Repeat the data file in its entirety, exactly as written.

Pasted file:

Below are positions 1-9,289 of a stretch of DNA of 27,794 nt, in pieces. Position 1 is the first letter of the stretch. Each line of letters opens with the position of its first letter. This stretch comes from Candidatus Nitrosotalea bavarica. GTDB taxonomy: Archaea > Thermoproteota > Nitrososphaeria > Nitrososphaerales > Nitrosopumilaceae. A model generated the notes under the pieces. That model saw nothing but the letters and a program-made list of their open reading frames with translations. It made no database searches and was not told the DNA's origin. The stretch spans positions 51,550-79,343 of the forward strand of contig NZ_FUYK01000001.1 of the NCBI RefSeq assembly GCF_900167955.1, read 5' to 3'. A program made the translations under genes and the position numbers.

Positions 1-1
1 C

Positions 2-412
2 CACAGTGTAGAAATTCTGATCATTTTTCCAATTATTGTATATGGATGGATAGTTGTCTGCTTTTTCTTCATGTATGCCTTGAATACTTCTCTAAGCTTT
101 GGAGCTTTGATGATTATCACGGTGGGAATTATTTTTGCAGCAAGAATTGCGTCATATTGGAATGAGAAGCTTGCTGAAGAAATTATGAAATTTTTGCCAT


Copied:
Below are positions 1-9,289 of a stretch of DNA of 27,794 nt, in pieces. Position 1 is the first letter of the stretch. Each line of letters opens with the position of its first letter. This stretch comes from Candidatus Nitrosotalea bavarica. GTDB taxonomy: Archaea > Thermoproteota > Nitrososphaeria > Nitrososphaerales > Nitrosopumilaceae. A model generated the notes under the pieces. That model saw nothing but the letters and a program-made list of their open reading frames with translations. It made no database searches and was not told the DNA's origin. The stretch spans positions 51,550-79,343 of the forward strand of contig NZ_FUYK01000001.1 of the NCBI RefSeq assembly GCF_900167955.1, read 5' to 3'. A program made the translations under genes and the position numbers.

Positions 1-1
1 C

Positions 2-412
2 CACAGTGTAGAAATTCTGATCATTTTTCCAATTATTGTATATGGATGGATAGTTGTCTGCTTTTTCTTCATGTATGCCTTGAATACTTCTCTAAGCTTT
101 GGAGCTTTGATGATTATCACGGTGGGAATTATTTTTGCAGCAAGAATTGCGTCATATTGGAATGAGAAGCTTGCTGAAGAAATTATGAAATTTTTGCCAT